"More undergraduate students and fewer funds for teaching have resulted in large increases in class sizes. For many years, it was normal for there to be 250 to 300 students in a typical introductory Psychology course. In recent years, such a class has increased to over 600 students. Senior undergraduate course sizes also have increased, from 50 to 75 students in the past to over 200 now being common. . . .
"As a group the faculty have active research programs, many having received external recognition through various honours and awards: Premier's Research Excellence Award, Fellow of the Royal Society of Canada, and fellowships in national and international associations.
"Assuming retirement at age 65, 13 faculty will retire over the next 10 years. . . . The normal faculty teaching workload is 3 undergraduate courses, coupled with supervision of undergraduate and graduate student research projects or theses. All faculty in the Department are involved in supervising student research. . . .
|WHEN AND WHERE|
Child care festival for youngsters from four campus day-care
centres, 9:30 to 11:00, Student Life Centre lawn. Guest performer
UW Drum Circle performs at Peacefest, Kitchener City Hall, 7 p.m. "Drumming for Peace" is part of the current conflict resolution conference. Saturday performance by the Drum Circle in Victoria Park has been cancelled.
Bombshelter presents "High Holy Days" tonight, cover $7.
Demonstration acting classes led by Heather Majaury, CKMS radio station manager, Saturday and Sunday at Toes Across the Floor Studios, information 725-4555.
Most Extreme Slo-Pitch Challenge, campus recreation tournament, all day Sunday, Columbia playing fields.
President's Golf Tournament, fund-raiser for department of athletics, Monday, Rebel Creek Golf Club, details online.
Board of governors meeting, Wednesday, June 9, 2:30, Needles Hall room 3001.
Tom Harpur, author and religion columnist, speaks June 17, 7:30, Waterloo North Mennonite Church, fundraising event for Toronto Mennonite Theological Centre, which includes Conrad Grebel University College.
"For the Department, the review team recommended that . . . Math and Science requirements should be specified, to reduce the heterogeneity in the backgrounds of undergraduates in these subjects; the content of some specific courses should be reviewed with regard to the work load and in the context of the new high school curriculum; all courses should be reviewed with regard to redundancy and undue overlap; . . . the Department consider options to provide personalized attention to students in first and second year courses . . .; and an information literacy component should be introduced in the first year course. . . .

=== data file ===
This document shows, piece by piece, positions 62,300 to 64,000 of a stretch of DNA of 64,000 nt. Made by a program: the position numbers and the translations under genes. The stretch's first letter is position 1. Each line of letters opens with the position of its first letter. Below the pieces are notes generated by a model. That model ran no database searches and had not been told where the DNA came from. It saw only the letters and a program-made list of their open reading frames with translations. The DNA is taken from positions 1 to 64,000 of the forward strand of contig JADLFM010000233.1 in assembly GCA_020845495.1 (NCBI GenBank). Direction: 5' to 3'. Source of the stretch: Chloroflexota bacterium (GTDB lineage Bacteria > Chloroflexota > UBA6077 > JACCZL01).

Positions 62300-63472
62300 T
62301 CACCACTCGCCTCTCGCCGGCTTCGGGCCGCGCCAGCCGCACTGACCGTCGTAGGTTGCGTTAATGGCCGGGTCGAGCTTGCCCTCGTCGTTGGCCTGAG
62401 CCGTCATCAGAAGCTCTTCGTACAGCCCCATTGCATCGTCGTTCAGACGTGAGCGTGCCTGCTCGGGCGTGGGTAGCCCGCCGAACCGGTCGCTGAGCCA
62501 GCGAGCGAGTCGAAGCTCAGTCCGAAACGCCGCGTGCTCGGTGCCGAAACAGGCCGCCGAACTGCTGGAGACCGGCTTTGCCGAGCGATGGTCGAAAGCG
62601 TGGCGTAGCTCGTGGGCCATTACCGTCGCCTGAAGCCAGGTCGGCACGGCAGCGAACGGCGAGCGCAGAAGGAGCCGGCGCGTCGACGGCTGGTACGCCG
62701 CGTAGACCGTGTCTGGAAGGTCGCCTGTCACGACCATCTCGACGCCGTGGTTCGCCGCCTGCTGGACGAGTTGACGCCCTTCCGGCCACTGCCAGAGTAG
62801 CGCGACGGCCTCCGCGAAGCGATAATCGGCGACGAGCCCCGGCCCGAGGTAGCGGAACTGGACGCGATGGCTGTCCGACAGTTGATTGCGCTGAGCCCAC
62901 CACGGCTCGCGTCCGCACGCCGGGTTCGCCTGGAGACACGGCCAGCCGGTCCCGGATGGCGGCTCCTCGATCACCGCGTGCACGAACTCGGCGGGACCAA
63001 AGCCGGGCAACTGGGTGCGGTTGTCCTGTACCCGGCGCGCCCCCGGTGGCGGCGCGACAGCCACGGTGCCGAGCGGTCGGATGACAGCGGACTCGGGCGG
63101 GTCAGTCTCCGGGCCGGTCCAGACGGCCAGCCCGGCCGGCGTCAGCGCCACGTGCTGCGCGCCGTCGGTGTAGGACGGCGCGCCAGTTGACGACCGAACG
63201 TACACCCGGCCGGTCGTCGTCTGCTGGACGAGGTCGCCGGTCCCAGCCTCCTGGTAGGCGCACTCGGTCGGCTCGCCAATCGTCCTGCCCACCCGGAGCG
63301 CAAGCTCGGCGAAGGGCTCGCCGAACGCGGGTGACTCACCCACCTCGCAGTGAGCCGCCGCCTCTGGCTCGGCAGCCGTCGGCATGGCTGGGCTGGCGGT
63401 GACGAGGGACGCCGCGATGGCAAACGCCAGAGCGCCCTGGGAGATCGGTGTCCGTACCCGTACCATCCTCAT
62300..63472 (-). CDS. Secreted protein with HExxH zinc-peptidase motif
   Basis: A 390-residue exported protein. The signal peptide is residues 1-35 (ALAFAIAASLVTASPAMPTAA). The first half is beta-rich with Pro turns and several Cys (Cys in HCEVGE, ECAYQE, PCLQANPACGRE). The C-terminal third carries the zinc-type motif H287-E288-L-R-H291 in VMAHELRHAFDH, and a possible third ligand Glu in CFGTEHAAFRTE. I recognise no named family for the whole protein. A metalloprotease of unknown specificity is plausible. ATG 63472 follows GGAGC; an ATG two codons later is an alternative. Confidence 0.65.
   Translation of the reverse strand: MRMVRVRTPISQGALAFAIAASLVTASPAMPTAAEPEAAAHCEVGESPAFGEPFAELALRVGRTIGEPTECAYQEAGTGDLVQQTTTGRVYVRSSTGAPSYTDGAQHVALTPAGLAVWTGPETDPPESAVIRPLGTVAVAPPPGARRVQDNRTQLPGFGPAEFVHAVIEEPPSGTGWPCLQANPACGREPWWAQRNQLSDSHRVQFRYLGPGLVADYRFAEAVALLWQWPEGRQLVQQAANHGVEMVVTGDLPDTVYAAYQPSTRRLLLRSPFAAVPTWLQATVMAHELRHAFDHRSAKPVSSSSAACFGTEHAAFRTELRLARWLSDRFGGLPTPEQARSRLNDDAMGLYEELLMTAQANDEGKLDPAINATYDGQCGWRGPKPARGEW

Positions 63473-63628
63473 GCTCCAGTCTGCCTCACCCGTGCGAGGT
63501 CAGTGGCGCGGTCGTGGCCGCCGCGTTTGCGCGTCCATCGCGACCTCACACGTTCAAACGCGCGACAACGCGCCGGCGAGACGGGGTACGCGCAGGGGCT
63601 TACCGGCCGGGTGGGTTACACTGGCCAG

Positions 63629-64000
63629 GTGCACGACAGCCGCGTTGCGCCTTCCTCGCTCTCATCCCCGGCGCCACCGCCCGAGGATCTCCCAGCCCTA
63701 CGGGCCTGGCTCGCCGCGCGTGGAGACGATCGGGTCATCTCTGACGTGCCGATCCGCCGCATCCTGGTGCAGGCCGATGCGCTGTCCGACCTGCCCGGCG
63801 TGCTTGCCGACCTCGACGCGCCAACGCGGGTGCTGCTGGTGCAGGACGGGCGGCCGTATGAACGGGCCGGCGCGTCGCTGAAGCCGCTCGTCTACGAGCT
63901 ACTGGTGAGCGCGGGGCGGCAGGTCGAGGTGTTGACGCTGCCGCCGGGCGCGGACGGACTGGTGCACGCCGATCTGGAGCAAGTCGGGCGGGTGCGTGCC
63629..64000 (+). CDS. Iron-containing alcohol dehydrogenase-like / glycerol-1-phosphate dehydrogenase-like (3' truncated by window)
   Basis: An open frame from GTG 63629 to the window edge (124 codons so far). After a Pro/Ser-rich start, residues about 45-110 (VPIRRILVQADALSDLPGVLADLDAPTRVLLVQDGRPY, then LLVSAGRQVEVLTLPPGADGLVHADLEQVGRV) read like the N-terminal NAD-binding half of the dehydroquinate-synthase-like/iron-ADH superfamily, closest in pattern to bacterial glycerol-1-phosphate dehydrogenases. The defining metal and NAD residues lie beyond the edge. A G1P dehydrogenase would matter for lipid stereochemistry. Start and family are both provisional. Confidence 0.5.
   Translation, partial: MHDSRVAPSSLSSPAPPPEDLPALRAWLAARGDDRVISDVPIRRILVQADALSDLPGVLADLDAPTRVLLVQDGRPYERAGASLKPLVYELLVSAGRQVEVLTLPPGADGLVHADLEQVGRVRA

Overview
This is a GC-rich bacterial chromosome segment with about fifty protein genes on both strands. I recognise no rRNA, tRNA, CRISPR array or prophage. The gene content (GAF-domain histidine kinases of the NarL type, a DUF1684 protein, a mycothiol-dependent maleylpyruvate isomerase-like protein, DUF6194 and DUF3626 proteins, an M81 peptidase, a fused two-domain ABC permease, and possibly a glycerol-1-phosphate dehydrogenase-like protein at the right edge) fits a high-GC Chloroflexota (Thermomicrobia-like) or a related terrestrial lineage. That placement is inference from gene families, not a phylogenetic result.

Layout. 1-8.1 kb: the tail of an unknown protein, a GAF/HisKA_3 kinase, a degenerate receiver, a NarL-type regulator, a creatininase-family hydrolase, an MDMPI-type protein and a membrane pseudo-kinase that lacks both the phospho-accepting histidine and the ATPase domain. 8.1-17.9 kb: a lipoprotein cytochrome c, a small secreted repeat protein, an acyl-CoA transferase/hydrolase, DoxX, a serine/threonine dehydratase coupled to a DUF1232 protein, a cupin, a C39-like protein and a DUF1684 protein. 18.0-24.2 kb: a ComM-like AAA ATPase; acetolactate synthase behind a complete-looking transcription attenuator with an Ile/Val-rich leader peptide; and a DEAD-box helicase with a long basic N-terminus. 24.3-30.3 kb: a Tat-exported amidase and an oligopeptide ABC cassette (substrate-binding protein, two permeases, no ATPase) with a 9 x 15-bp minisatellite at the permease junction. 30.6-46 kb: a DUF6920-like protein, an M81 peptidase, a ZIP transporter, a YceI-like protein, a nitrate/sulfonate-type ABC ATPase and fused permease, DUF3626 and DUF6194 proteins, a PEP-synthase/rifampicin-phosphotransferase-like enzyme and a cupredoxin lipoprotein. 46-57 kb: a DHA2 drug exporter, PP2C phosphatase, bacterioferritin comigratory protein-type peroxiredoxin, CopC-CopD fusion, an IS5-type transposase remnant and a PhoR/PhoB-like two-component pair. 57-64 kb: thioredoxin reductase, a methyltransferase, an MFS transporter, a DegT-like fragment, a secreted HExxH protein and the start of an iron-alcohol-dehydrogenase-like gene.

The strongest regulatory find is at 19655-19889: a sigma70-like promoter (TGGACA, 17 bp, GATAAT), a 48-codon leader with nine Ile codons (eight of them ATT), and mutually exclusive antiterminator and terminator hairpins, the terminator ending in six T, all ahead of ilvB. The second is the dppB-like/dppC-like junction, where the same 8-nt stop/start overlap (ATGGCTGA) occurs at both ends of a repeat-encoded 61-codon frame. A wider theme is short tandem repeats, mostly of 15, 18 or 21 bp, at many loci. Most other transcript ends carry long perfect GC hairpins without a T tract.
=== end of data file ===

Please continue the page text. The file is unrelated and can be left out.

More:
"The Department has indicated that given the review team's assessment was positive, it does not intend to make major changes. However, it will implement many of the suggestions for minor changes/improvements from the review team. . . . The cost effectiveness of Distance Education courses will be assessed, as at the moment the cost of developing and offering such courses is viewed as a barrier to increasing DE offerings."
The Keystone Campaign "Ulympics" event is happening at noontime next Wednesday, but it'll happen better with more volunteers, writes Shelley Rudd of the development office. She says organizers are looking for people "to help out with games and other activities" at the faculty, staff and retiree event, which will be happening at and around the Columbia Icefield from 11:30 to 1:30. Anyone interested can get in touch with Jenn Lorette at ext. 5008, e-mail firstname.lastname@example.org. Preferred dress for the day is something gold, and Rudd advises that gold UW T-shirts are now for sale in the South Campus Hall gift shop.
A note from the plant operations department: steam will be turned off all day Monday (6 a.m. to 6 p.m.) in South Campus Hall and the Doug Wright Engineering building. Crews will be fixing a leak in a service tunnel. Shouldn't be a problem -- it's going to be warm by Monday, right?
The Canadian University/College Golf Championship is under way all this week at Wyldewood Golf and Country Club in the Halton area, with a five-member UW team taking part in the men's competition. No Waterloo women are entered. After the second round on Wednesday, the Warrior team -- Mark Burke, Justin Fluit, Mark VanderBeek, Jaspreet Walia and Jud Whiteside -- were reporting a two-day score of 613, which is just 7 strokes off the lead. But competition was tight: that put them in sixth place out of 22 entries. The University of Manitoba holds the lead.